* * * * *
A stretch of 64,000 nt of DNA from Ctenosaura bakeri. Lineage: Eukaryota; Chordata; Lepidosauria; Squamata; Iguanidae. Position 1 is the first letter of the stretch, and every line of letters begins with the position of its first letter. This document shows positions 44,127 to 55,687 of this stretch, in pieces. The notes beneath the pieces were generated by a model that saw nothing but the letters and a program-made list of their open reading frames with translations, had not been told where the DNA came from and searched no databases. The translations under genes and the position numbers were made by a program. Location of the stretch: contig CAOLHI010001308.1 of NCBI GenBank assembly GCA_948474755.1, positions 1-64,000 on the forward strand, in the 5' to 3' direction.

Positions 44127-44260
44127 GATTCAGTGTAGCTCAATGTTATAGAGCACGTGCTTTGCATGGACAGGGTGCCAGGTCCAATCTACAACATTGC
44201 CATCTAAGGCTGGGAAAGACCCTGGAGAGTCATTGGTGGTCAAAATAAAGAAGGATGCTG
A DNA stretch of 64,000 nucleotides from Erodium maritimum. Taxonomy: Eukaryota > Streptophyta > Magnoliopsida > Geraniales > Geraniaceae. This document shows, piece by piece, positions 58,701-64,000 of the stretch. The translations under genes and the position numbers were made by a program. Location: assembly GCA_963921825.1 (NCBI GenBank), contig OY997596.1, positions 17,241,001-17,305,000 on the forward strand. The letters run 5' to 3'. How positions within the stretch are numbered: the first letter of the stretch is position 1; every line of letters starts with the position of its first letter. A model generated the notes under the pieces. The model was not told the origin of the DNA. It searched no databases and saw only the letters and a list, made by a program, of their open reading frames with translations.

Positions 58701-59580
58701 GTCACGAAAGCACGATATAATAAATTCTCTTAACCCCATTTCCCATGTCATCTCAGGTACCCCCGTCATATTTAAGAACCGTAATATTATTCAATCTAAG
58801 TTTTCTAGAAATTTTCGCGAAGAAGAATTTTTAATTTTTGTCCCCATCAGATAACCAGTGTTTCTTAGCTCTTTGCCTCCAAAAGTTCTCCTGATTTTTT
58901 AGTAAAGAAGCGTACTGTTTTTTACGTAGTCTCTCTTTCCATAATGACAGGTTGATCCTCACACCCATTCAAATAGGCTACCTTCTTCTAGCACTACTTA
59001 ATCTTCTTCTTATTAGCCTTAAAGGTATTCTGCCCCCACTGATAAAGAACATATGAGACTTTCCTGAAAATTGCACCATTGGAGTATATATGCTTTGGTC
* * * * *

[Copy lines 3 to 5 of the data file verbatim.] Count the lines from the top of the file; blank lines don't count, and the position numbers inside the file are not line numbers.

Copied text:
44127 GATTCAGTGTAGCTCAATGTTATAGAGCACGTGCTTTGCATGGACAGGGTGCCAGGTCCAATCTACAACATTGC
44201 CATCTAAGGCTGGGAAAGACCCTGGAGAGTCATTGGTGGTCAAAATAAAGAAGGATGCTG
A DNA stretch of 64,000 nucleotides from Erodium maritimum. Taxonomy: Eukaryota > Streptophyta > Magnoliopsida > Geraniales > Geraniaceae. This document shows, piece by piece, positions 58,701-64,000 of the stretch. The translations under genes and the position numbers were made by a program. Location: assembly GCA_963921825.1 (NCBI GenBank), contig OY997596.1, positions 17,241,001-17,305,000 on the forward strand. The letters run 5' to 3'. How positions within the stretch are numbered: the first letter of the stretch is position 1; every line of letters starts with the position of its first letter. A model generated the notes under the pieces. The model was not told the origin of the DNA. It searched no databases and saw only the letters and a list, made by a program, of their open reading frames with translations.